There we see the late South African actor and icon Mary Twala waiting there to greet him. Simba gives her the artifact; she looks shocked. But her arms rise into the air, and by whatever magic she instills into him, Simba’s well-heeled feet begin to rise gently from the ground, and then he’s propelled up, up, through the core of the Ponte and into the bright sky. “Salutations,” you hear Beyoncé monologue over the imagery, “to the survivors of the world. Our elders are tired.”
This was Twala’s second Disney film, having played Serafina’s grandmother in the eponymous 1992 musical. But despite her passing before the release of the final movie of her long and storied career, Twala’s son, Somizi, may have summed it up the best: “I remember Mama,” he wrote, accompanying a clip of his late mother in Black is King, “she lives in me.”
Nigerian artist Burna Boy also makes an appearance in the film. In 2019, he notably vowed he’d never return to South Africa in response to the xenophobic attacks in Johannesburg and Cape Town he experienced in September of that year, thus scrapping his chance to play at Constitution Hill on New Year’s Eve. But in a powerful reversal of his earlier renunciation of South Africa, Burna Boy appears in Black Is King alongside the likes of South Africa’s Moonchild Sanelly and Busiswa, with whom he was supposed to share that stage at Constitution Hill. In a year so fraught with turmoil, it makes you feel as if we’re on the verge of some kind of resolution.
But the release has not been without controversy.
Leading up to the film’s release, there was a growing backlash to Beyoncé’s portrayal of African people in the trailer for the project. The criticisms included objections to the use of white face paint, the rural landscapes, and the reliance on traditional African themes rather than contemporary ones.
“I wanted to present elements of Black history and African tradition, with a modern twist and a universal message, and what it truly means to find your self-identity and build a legacy,” Beyoncé wrote on her Instagram. Those influences are clearly represented in the jewel-toned colors of their dresses and monochromatic body paint, a clear nod to Ethiopian photographer Aïda Muluneh. The feel of the set dressing throughout feels as lush and regal as an Ebony G. Patterson installation. When Jay Z finally appears we feel like he has stepped freshly from a Kehinde Wiley portrait, and at one point we even see Pharrell dancing around inside a real-life Jeremiah Quarshie painting.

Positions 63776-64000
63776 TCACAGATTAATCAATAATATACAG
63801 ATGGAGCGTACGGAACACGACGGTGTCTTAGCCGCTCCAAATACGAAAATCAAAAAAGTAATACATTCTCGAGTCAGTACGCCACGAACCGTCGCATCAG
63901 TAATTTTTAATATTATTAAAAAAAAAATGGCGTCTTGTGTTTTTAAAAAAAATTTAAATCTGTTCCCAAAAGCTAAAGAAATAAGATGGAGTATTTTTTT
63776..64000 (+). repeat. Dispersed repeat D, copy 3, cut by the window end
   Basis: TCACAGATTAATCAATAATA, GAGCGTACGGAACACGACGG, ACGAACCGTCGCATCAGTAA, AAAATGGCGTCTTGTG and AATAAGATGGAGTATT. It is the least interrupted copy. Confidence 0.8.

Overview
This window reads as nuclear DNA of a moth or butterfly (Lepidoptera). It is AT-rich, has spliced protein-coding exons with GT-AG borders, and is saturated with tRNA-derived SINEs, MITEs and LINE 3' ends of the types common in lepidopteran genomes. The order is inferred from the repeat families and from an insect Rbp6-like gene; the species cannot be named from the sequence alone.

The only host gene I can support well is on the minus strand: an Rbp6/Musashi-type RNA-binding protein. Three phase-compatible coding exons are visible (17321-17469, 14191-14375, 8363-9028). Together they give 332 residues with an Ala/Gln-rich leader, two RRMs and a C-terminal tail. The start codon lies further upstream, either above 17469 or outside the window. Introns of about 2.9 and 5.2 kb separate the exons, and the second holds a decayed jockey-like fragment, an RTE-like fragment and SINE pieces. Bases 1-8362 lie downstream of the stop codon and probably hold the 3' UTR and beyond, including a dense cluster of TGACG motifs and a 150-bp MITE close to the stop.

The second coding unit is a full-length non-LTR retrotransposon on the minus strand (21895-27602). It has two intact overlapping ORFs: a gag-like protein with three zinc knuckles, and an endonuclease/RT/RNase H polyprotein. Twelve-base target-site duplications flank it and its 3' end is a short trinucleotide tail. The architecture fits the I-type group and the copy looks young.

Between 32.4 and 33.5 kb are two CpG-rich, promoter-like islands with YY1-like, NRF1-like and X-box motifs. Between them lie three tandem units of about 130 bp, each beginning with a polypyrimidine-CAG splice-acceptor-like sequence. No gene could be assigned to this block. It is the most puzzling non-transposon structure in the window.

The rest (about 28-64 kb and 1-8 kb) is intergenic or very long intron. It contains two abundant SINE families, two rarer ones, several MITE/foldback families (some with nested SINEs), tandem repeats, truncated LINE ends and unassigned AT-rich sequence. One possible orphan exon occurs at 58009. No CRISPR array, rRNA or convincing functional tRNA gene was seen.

It’s worth pointing out, however, that many Africans felt the representations of their culture they had seen so far in her work were too stereotypical. But among what some viewers might deem the appropriative use of traditional Africanisms is also the clear, legitimate influences of contemporary Black and African artists.
Beyonce has also been called out for the fact that she has never launched an African tour and only played a handful of events on the continent, most recently Global Citizen in Johannesburg. That oversight came up again when viewers noticed that Disney+, where the film is streaming exclusively, is not available anywhere in Africa. This problem was eventually rectified, striking a deal with several African distributors to air the film beginning August 1, one day after the Disney+ premiere.
Despite what 2020 has dealt us, it’s hard to not feel Beyoncé’s optimism when you watch her film. It’s difficult not to feel the infectious charge of the connections within the Black diaspora. And if nothing else, you can be assured that as you’re watching, that millions of other Black people around the world are watching, too.
And hey. Maybe that’s enough.